I have a confession to make. And in light of the actual topic of this post, it’s going to be a bit weird. Bear with me.
You know how you have that blog/tumblr rabbithole you go down when you are mindlessly web surfing? For some it’s mommy blogs even though you don’t have kids, others maybe interior design even though you rent your apartment and have no intention of making it look any better, or maybe you just get stuck in an endless buzzfeed.com loop of cat gifs (we’ve all been there).
So for me, one of my web vortexes is paleo cooking blogs.
Now, this isn’t completely baseless. I am very active, and have gone through periods of intense training for various endurance events. Paleo and training go hand-in-hand in many fitness
cults circles (looking at you here). And many of the paleo bloggers are legit cooks and good writers.
I actually find the paleo lifestyle fascinating, and some days I’m like hey, I haven’t eaten any grains today, go me! (not that no grains = victory, but of note, perhaps to balance out other cookie-heavy days). In general, I feel like people should eat how they want to eat. Or as Michael Ruhlman put it so succinctly and brilliantly earlier this year: Cook your own food. Eat what you want. (Think for yourself). Words to live by, if I ever heard any.
But here’s the thing — I think that bread is one of the greatest things that we as human society have ever created.
I could eat toast at every meal. Before I eat a piece of freshly baked bread, I hold it up to my nose and inhale deeply, to smell that satisfying yeasty bread smell. My last meal would be grilled cheese, slices of salted buttered bread, and cinnamon-sugar toast for dessert. Bread is the generic placeholder in idioms about our most basic needs as well as our greatest achievements.
So with that introduction, this post is the first in a series about one of my favorite things: bread. More specifically, the no knead bread method. I’m calling it my no knead bread journal.
The no knead bread recipe I use comes from Jim Lahey of the Sullivan Street Bakery, after it was famously published by Mark Bittman in the New York Times in 2006. Its premise is a minimalist technique that lets time do the work, instead of lots of yeast and kneading. Which essentially means: you dump the ingredients in a bowl, let them hang out for a day or so, take the dough out and shape it, let it hang out for a few more hours, preheat a pot in the oven, dump the dough into the hot pot, and bake it. And that’s it. It is both better and easier than most other bread recipes. Then you win.
I started with the classic recipe, linked to above. But then as many cooks do, I began to tinker. And now I actually keep a log of the variations I try, and how they end up. It’s just a google doc with the classic recipe at the top, and then my experiments in a running log below.
My first round of experimenting aimed for something a bit more hearty, with whole wheat flour, maybe some millet or seeds. More of a weekday bread. But using 100% whole wheat flour turns out to produce a very very dense loaf. I went down the no knead google rabbithole for a while, and learned that adding vital wheat gluten helps add some of the airiness back into whole wheat breads, so I gave that a try, and the recipe is below. The resulting loaf was crisp and crackly on the outside, tender and moist on the inside.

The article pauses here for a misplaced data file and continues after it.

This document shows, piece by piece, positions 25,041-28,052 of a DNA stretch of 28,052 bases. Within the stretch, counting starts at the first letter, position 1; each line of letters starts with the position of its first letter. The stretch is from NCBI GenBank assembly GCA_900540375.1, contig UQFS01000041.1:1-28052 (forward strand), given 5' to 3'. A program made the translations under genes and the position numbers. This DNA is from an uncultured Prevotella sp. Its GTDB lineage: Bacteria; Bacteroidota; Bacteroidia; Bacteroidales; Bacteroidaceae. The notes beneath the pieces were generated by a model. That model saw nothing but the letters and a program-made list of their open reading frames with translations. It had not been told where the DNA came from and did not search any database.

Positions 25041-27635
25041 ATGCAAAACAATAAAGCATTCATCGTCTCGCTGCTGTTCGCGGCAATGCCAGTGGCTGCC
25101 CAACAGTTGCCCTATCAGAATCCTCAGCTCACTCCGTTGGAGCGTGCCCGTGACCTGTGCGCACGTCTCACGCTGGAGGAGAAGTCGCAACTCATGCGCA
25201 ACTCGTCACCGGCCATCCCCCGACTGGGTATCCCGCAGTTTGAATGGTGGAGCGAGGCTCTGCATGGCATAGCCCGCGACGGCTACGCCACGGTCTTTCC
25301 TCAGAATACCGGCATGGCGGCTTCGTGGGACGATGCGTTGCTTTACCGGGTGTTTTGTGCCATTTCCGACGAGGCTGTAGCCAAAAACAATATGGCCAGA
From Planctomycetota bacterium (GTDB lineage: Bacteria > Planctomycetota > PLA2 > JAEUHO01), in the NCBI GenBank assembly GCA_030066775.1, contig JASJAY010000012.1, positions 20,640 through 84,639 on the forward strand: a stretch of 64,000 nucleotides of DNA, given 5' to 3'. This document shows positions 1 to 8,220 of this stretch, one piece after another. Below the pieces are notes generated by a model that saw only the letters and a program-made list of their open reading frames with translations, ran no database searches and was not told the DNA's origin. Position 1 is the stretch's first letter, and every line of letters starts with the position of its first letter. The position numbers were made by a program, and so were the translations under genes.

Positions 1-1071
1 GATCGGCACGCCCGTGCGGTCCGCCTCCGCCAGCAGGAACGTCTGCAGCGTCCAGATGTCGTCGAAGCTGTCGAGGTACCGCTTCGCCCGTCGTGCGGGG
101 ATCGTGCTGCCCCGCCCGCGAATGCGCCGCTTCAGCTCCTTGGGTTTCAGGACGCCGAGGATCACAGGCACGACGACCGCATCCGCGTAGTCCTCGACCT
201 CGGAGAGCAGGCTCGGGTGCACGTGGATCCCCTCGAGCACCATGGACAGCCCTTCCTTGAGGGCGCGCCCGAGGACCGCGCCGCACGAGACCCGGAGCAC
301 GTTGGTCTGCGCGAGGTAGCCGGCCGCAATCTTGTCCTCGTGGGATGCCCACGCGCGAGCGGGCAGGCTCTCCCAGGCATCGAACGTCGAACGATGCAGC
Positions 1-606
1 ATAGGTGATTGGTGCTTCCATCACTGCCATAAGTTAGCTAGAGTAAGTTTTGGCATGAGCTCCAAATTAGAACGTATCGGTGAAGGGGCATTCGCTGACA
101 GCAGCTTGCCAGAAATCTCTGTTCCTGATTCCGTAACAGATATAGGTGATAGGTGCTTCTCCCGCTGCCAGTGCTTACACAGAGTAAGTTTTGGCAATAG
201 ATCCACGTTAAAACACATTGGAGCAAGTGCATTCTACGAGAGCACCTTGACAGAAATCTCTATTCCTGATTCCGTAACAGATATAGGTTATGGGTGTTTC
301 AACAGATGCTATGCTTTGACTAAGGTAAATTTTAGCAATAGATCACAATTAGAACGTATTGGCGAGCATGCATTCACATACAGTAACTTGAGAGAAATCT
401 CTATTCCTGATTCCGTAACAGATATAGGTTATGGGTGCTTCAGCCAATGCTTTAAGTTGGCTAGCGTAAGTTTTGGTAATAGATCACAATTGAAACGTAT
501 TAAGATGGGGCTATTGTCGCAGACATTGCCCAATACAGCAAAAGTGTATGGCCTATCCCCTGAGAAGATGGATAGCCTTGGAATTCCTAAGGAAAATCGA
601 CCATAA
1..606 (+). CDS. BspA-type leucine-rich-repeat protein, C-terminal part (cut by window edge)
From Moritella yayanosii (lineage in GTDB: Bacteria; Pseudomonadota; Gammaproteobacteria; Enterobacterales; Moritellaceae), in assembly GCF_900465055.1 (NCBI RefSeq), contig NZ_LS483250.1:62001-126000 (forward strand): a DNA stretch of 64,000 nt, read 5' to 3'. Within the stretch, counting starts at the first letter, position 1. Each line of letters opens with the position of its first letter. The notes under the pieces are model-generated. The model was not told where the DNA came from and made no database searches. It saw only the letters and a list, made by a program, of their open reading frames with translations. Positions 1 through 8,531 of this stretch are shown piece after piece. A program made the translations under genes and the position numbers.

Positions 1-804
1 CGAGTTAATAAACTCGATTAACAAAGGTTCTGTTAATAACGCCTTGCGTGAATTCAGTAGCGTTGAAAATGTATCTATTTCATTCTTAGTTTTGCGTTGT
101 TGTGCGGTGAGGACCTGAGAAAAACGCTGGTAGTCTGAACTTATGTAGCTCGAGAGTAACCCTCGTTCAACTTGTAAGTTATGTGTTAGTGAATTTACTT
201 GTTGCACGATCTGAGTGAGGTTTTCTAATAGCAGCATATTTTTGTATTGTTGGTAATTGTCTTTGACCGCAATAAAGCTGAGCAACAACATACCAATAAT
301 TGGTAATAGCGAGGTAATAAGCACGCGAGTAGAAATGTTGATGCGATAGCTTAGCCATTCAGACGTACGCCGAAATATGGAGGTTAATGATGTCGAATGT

Here’s to bread.
(Mostly) Whole Wheat Sunflower Flax Bran Bread
Adapted from Jim Lahey and Mark Bittman
Note: I find the original no knead recipe to be generally in need of salt, so I add a bit more than it calls for in my variations.
2 1/2 cups whole wheat flour
1/2 cups all purpose flour
1/4 cups vital wheat gluten
1/2 cups toasted sunflower seeds
1/4 cups wheat bran
1/4 cups ground flax seeds
1/4 teaspoon instant yeast
2 teaspoons salt
1 3/4 cups water
More wheat bran for dusting
In a large bowl combine all dry ingredients (everything except the water) and whisk until thoroughly combined. Add 1 3/4 cups water, and stir until blended; dough will be shaggy and sticky. Cover bowl with plastic wrap. Let dough rest for about 18 hours +/- at warm room temperature, about 70 degrees.
The dough is ready when its surface is dotted with bubbles. Lightly flour a work surface and place dough on it. Sprinkle it with a little more flour and fold it over on itself once or twice. Cover loosely with plastic wrap and let rest about 15 minutes.
Gently and quickly shape dough into a ball. Generously coat a cotton towel (not terry cloth) with wheat bran; put dough seam side down on towel and dust with more bran. Cover with another cotton towel and let rise for about 2 hours. When it is ready, the dough will be more than double in size and will not readily spring back when poked with a finger.
At least a half-hour before dough is ready, heat the oven to 450 degrees. Put a loaf pan with an improvised cover (I used a second loaf pan) in the oven as it heats. Your baking loaf pan should be cast iron, enamel, Pyrex or ceramic.
When dough is ready, carefully remove the loaf pans from oven. Slide your hand under towel and turn dough over into the pan, seam side up; it may look like a mess, but that is ok. Shake pan once or twice if dough is unevenly distributed; it will straighten out as it bakes. Cover with lid and bake 30 minutes, then remove lid and bake another 15 minutes, until loaf is beautifully browned. Cool on a rack.